Monday, May 18, 2009

Ukraine: Lo Tishkach Foundation Issues Report on Jewish Cemeteries

Ukraine: Lo Tishkach Foundation Issues Report on Jewish Cemeteries

(ISJM) The Lo Tishkach Foundation has published another in its series of legislative and practice reports, that examine the situation – especially the legal situation - of Jewish burial grounds in different countries in Europe. The Preliminary Report on Legislation & Practice Relating to the Protection and Preservation of Jewish Burial Grounds was prepared by Andreas Becker for Lo Tishkach with the support of the Conference on Jewish Material Claims Against Germany & the Conference of European Rabbis. It uses as its starting point the 2005 report Jewish Cemeteries, Synagogues, and Mass Grave Sites in Ukraine, published by the US Commission for the Preservation of America’s Heritage Abroad. If someone is interested in obtaining a copy, they may contact Lo Tishkach at

The Lo Tishkach European Jewish Cemeteries Initiative was established in 2006 as a joint project of the Conference of European Rabbis and the Conference on Jewish Material Claims Against Germany. It aims to guarantee the effective and lasting preservation and protection of Jewish cemeteries and mass graves throughout the European continent. Identified by the Hebrew phrase Lo Tishkach (‘do not forget’), the Foundation is establishing a comprehensive publicly-accessible database of all Jewish burial grounds in Europe, currently featuring details on over 9,500 Jewish cemeteries and mass graves. Lo Tishkach is also producing a compendium of the different national and international laws and practices affecting these sites, to be used as a starting point to advocate for the better protection and preservation of Europe’s Jewish heritage.

The following summary text is extracted form the report:

Report Findings

• Numbers: According to surveys carried out in 1995-1996 by the Jewish Heritage Preservation Committee under the umbrella of VAAD and in co-operation with international research institutes, there are currently about 1,200 known Jewish mass graves and up to 1,000 Jewish cemeteries in Ukraine. Since the Soviet Union did not hold records on Jewish cemeteries, the Committee’s survey is currently the most comprehensive list of Jewish burial grounds in Ukraine.

• Ownership: Municipalities own the majority of cemeteries in Ukraine. The land of mass grave sites may also be privately owned. Many Jewish burial grounds, however, are abandoned, not recognised as such and receive no legal protection. Only a very small number of burial grounds are Jewish-owned.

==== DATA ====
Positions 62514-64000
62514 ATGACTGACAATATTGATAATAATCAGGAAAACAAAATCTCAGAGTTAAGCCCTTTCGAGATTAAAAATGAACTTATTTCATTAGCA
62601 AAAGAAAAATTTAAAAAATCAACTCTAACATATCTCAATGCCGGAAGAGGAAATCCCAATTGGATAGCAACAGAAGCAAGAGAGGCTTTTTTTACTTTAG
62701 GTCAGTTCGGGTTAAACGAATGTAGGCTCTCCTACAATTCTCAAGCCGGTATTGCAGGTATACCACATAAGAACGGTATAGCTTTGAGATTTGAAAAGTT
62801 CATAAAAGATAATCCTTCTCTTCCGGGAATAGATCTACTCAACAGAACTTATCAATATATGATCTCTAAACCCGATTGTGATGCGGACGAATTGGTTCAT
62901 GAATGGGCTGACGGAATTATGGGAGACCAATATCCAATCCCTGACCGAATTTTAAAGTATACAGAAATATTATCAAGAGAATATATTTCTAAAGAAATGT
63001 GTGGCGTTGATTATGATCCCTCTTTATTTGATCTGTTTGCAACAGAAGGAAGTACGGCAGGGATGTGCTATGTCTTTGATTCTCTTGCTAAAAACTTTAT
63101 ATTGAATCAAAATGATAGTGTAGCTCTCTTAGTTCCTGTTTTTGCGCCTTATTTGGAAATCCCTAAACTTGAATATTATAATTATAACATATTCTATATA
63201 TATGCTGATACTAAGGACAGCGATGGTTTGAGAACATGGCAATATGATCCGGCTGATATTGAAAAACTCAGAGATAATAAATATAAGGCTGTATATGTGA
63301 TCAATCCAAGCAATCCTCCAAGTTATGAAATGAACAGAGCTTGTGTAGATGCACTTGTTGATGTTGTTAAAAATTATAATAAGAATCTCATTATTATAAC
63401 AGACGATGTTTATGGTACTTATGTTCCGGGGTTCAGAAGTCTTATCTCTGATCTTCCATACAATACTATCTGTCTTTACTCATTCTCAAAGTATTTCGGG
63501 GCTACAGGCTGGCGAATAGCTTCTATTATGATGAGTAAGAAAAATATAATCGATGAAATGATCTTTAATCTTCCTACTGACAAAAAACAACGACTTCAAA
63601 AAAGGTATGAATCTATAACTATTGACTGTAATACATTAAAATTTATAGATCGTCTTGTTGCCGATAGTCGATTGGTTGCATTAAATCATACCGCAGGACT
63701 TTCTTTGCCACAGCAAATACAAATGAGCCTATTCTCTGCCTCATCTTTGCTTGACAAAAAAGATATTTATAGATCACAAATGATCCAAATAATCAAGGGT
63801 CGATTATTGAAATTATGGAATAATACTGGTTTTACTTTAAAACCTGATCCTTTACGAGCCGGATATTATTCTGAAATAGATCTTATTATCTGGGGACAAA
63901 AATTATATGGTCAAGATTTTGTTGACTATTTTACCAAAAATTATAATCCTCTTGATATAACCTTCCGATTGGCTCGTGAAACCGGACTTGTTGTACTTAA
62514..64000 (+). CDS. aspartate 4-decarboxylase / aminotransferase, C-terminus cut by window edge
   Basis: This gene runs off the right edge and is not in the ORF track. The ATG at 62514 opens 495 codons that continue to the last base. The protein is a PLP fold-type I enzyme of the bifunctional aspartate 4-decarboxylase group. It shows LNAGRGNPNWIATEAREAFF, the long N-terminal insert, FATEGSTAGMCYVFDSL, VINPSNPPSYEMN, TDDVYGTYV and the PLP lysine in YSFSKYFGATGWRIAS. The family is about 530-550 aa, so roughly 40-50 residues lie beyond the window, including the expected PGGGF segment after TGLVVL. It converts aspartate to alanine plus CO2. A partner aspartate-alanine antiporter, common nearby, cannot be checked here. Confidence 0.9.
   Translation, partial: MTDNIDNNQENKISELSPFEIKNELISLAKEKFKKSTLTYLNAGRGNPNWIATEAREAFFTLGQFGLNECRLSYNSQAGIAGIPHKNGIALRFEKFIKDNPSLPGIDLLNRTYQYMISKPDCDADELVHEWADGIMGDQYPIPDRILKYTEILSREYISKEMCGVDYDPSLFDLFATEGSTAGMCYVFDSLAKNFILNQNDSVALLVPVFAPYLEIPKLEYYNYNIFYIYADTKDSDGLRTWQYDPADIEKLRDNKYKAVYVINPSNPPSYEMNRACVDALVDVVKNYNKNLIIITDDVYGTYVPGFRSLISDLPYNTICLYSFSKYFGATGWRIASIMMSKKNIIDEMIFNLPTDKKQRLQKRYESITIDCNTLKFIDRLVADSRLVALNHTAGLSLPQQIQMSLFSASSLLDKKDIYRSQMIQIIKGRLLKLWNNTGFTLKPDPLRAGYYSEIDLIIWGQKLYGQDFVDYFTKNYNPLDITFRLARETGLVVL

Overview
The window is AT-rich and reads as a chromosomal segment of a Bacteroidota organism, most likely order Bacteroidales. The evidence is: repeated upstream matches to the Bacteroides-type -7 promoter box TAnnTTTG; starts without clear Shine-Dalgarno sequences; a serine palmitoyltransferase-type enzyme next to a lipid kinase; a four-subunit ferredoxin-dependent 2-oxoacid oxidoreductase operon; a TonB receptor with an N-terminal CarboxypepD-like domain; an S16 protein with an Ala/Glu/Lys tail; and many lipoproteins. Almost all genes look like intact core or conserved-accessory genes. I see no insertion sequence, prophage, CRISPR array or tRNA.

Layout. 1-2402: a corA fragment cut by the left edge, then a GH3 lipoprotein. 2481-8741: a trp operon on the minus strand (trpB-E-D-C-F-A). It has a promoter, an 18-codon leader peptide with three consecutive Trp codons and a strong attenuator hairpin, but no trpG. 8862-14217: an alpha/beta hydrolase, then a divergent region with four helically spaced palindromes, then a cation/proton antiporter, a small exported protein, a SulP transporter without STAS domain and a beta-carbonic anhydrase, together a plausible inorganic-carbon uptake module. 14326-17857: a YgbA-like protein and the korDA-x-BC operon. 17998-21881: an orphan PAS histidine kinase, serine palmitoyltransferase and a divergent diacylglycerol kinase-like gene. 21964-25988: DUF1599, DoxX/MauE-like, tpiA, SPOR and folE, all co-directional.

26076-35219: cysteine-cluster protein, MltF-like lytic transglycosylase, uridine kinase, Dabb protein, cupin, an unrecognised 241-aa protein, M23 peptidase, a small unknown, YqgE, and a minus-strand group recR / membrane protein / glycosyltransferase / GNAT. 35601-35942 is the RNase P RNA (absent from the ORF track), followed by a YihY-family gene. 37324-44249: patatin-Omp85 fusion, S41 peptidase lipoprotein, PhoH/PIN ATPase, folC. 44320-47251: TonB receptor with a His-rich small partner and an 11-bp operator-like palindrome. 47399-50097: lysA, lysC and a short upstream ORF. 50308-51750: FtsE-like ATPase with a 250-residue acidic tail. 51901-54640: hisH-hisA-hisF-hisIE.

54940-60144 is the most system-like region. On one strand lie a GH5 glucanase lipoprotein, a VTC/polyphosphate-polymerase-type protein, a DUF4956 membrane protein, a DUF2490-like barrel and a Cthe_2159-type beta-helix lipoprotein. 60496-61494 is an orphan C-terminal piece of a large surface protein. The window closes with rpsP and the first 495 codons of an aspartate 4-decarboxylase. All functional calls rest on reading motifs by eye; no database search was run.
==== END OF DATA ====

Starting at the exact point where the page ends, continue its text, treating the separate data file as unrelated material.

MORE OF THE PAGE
• Maintenance: Pursuant to Ukrainian burial legislation, municipalities are required to maintain the burial grounds that they own. Typically, special municipal companies take care of this. However, since many Jewish burial grounds are not recognised as such, they receive no public maintenance whatsoever or have to rely on private initiatives.

• Legal situation: A number of provisions in different bodies of law may be used to campaign for better protection and preservation of Jewish burial grounds in Ukraine.
They include the Ukrainian constitution, legislation on the freedom of conscience and religion, burial legislation, cultural heritage legislation as well as the criminal code. However, the lack of identification and municipal and state recognition of numerous Jewish burial grounds remains the single most important obstacle to extending legal protection to these sites.

• Recommendations:

• Identification of all Jewish cemeteries and mass graves in Ukraine;

• Legal recognition of all burial grounds as such in order to protect these sites from future development and other threats;

• A negotiated solution between the Jewish community, municipalities and the national government on ownership and maintenance of currently unrecognised Jewish burial grounds;

• Demarcation and signposting of currently abandoned burial grounds, both to
afford better protection and to protect the memory of those who perished in
the Holocaust

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